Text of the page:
Automobile industry body SIAM today announced a voluntary vehicle recall policy,which recommended government to take action if any of its members failed to announce recall despite “clear evidence” that a fault exists.
Society of Indian Automobile Manufacturers (SIAM),however,said it would assess the need for a mandatory policy if the government decides to frame one,although it would not oppose such a move.
“This policy is a consensus of all the members and is yet another initiative towards our commitment to growth with responsibility,” SIAM President S Sandilya told reporters here.
Under the policy,which is applicable for all manufacturers,from two-wheelers to commercial vehicles,if a company is of the opinion that there is a manufacturing defect that compromises safety of vehicles,it will voluntarily rectify the problem free of cost to the customer.
Only vehicles within seven years of manufacture would be covered under the safety recall and companies are required to post information regarding recall on their websites.
SIAM has left it to individual members to decide on the minimum number of vehicles affected to constitute a recall and also whether to announce such an exercise or not.
Sandilya,however,said the policy has recommended government intervention in case of violation.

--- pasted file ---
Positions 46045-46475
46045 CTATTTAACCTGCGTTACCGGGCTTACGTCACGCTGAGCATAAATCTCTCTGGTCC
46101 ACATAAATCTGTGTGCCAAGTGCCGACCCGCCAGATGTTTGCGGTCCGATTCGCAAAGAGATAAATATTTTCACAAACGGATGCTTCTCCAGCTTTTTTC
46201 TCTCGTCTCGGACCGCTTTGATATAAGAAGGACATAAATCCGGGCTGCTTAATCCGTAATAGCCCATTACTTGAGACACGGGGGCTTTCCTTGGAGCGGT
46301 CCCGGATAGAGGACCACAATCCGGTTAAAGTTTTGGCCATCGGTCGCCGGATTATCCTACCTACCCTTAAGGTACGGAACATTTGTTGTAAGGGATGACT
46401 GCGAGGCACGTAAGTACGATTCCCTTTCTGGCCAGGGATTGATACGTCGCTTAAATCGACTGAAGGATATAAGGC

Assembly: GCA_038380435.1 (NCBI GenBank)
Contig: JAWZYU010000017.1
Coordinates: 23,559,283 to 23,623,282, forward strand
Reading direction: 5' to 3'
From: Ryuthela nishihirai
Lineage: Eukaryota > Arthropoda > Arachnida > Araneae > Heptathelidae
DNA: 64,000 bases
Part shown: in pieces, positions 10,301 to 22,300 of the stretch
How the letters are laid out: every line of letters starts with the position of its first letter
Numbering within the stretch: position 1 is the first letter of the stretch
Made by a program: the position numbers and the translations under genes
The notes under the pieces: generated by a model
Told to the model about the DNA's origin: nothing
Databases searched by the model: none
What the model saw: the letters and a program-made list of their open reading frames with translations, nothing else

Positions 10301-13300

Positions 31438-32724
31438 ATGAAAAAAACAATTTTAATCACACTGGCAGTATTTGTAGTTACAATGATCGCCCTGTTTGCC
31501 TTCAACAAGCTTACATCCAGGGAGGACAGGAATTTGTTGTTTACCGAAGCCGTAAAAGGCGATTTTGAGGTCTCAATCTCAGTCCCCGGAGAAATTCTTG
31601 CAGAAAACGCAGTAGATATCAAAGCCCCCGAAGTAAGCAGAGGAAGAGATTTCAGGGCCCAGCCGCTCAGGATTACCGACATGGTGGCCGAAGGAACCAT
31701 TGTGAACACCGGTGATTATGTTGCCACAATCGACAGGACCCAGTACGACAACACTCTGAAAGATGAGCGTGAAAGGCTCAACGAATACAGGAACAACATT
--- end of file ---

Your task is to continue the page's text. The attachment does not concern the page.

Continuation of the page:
“In case a manufacturer fails to announce a recall where clear evidence is available as per recall definition and guidelines,then the government of India/ministry may issue appropriate directions to the vehicle manufacturers for such violation,” the policy said.
When asked if SIAM would support a mandatory recall policy from the government,Sandilya said: “A voluntary code for recall is good enough. While we have nothing against a mandatory recall policy if the government decides to put one,we will definitely assess if there is a need for it.”
He also said it was only in the US that a mandatory recall policy is followed,while in other places like Europe,Japan and Australia it is up to the manufacturers to announce a recall.
Asked why no punishment has been suggested in the policy,Sandilya said: “Penalties should be considered only when a company knowingly doesn’t recall despite safety issues. It should be done only in case of non-compliance.”
As such,companies suffer in the market in terms of brand equity when they don’t take up such step. The major punishment is that it loses its brand image,he added.
Sandilya also said SIAM had consulted respective ministries while framing the policy “and there hasn’t been any difference of opinion” with the government.
SIAM’s policy comes in the wake of increasing number of recalls in the recent past by different manufacturers.
Last year,Toyota Kirloskar Motor announced recall of 41,000 units of its Etios sedan and Liva small car in India to replace a faulty inlet pipe to the fuel tank.
Similarly,Honda Siel Cars India had also recalled 72,115 units of its flagship mid-sized City sedan to replace defective power window switches.
While not terming it as a recall,Tata Motors had also replaced starter motor in an estimated 1.40 lakh Nano free-of-cost last December.
Car market leader Maruti Suzuki India’s recall of one lakh units of its A-Star hatchback in 2009 to replace a fuel pump gasket to check possible fuel leakage was the biggest.
Under the policy,SIAM has also recommended the government to strengthen registration of vehicle in India so that correct information of vehicle owners,of primary and secondary owners,could be established to improve recall penetration.